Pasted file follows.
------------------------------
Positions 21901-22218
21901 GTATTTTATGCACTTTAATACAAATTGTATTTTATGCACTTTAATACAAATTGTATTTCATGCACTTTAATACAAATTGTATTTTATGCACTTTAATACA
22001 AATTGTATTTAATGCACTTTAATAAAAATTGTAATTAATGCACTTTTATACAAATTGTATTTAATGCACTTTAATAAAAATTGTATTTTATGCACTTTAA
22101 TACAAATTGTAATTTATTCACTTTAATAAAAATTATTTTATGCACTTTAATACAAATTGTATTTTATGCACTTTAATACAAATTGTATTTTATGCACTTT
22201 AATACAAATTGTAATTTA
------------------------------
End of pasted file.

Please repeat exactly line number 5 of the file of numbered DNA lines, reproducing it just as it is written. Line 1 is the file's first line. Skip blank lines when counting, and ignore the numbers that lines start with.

22201 AATACAAATTGTAATTTA